It appears at first that Serena may defect, that her plan to be near Nichole means not returning to Gilead. As she packs up old photos and then stands by that porthole window in her mother’s house, it’s like she’s saying good-bye to her childhood and old life. At last! I scream-whispered to myself. After all, a proper defection from a high-ranking Commander’s wife would cut open Gilead and let some of its secrets spill out like tainted blood. When she steps off the cargo plane (was she smuggled in?) and shakes her Guardian, striding down the hall with Mark Tuello (Sam Jaeger), who once promised her safety in exchange for her defection, the chances seem even higher. Striding out into the airport in skinny jeans, a floppy turtleneck, and some tawny flats, her hair loose for the first time in years, she seems ready to melt back into secular life.

Luke and Serena’s meeting did a funny thing — it made me empathize so deeply with Serena that for a moment I wanted her to grab Nichole, to run, to plead with Luke that they could work something out, some custody arrangement. Serena is a villain, a traitor to her gender, a woman so enamored of her own bad idea that she let it set fire to liberalism, to parity, to freedom. She’s also so deeply trapped under the rubble of her own mess that she can’t get out, even by digging slowly, brick by brick. So what do we do with people who fuck up this colossally? Do we believe in redemption in an age when two days of Twitter outrage can result in someone’s cancellation?

Luke certainly doesn’t. He spends every moment of the meeting looking over his shoulder, certain that a soldier will come marching up, demanding that baby from his arms. He’s as confused by Serena’s delusion as he has every right to be — she calls herself Nichole’s mother, wants to preserve her own legacy, as if those few months in which she harbored a stolen baby give her the right to control the narrative. But then again, what is she owed? Her methods are backward but her love is real, which is why the scene can’t have any positive resolution. There’s simply too much misery to go around.

Last episode, Mrs. Putnam let Janine hold her daughter as a show of godly generosity. Now Luke makes the same offer to Serena, with undoubtedly different motivations. In the moment, it seems like an act of charity, to give this obviously grief-stricken woman a small taste of that physical splendor holding one’s child calls up, to breathe in the sour-sweet smell. But it may also be the moment that pushes Serena to break her agreement with June, to ignore Mark’s reminder that she can abandon that deep-green dress forever. (Although that hidden cell phone must follow the law of Chekhov’s gun — someday, someone will use it.)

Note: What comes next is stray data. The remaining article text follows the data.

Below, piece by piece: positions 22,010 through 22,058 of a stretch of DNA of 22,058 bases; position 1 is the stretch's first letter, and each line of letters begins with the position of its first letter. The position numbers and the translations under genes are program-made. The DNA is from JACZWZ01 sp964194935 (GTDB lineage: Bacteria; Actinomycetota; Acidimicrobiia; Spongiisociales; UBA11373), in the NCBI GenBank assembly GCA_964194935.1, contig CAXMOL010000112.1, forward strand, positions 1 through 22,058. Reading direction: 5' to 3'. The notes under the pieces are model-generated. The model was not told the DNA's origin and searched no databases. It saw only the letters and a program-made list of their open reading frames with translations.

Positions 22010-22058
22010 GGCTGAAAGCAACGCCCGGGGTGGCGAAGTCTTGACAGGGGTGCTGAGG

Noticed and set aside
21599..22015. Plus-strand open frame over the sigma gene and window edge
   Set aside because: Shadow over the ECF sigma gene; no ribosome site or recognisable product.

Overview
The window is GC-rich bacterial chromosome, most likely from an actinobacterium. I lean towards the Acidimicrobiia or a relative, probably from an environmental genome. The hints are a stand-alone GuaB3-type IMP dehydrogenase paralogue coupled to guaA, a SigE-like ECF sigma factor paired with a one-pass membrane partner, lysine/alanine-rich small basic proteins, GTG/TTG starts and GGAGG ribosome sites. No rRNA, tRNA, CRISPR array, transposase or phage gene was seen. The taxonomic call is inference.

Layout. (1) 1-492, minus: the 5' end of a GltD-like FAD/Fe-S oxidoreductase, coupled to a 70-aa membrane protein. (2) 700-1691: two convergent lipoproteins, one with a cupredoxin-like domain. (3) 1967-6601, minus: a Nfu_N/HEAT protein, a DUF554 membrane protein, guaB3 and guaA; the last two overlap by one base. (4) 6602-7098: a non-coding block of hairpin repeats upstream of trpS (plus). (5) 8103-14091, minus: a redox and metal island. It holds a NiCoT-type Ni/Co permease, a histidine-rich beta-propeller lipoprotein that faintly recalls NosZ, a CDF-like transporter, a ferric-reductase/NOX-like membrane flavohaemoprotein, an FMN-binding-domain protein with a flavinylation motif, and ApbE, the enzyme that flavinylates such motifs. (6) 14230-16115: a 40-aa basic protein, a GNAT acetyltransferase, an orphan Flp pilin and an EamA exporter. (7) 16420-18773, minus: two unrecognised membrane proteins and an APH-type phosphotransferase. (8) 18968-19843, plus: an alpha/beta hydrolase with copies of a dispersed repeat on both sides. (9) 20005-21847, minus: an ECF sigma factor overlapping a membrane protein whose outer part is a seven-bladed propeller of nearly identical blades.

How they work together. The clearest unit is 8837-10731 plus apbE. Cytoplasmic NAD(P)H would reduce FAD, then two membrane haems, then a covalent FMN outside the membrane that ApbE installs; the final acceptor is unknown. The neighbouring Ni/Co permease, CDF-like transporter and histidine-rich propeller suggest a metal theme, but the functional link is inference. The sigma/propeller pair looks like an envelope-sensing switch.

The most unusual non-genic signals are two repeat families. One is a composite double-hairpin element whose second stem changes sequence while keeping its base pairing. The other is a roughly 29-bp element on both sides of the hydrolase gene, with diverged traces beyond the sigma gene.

Just as June has yet another revelation about a potential ally, as she learns that Ofmatthew is pregnant for the fourth time with a Commander’s baby and is just as exhausted with her lot in life as you might imagine, a Guardian shows up. She’s back in that black van, the same one that hauled her off at the end of season one. But this time the doors don’t open onto an escape path laid out by the Resistance. Instead, she’s in a TV studio, pushed out under the lights and instructed to keep her head down and attitude appropriate. There will, Aunt Lydia intones, be punishment if she doesn’t obey. And so she stands there, a little dazed and more than a little enraged, as Fred and Serena beg the international community to send Nichole back to them.

What do the Waterfords really hope to gain? Is there a world where Canada would march up to the door of a refugee and demand that a baby seeking asylum be sent back to the totalitarian theocracy from whence it escaped? But regardless of their plan’s viability, it’s Serena’s treachery that will have the most lasting effect.

And yet the tone of this episode, its deep, abiding sadness, isn’t best captured by the helplessness June feels standing on that stage, with the whole world watching and nothing to do but keep her eyes downcast. It’s best captured by Luke, standing on a bridge with what first appears to be one of Mrs. Lawrence’s mixtapes in hand and then reveals itself as a love letter of a different sort. It’s a callback to Margaret Atwood’s novel, which was constructed as a series of tapes recorded by a handmaid named Offred and then unearthed some years later. And it’s also a glimpse of what may be harder than anything else June has yet had to do. She tells her love that she’s built a life inside her hell, that she’s doing everything she can to get out with Hannah, that all of this is just as awful as our worst dystopian fiction.

The Handmaid’s Tale Recap: Baby Mine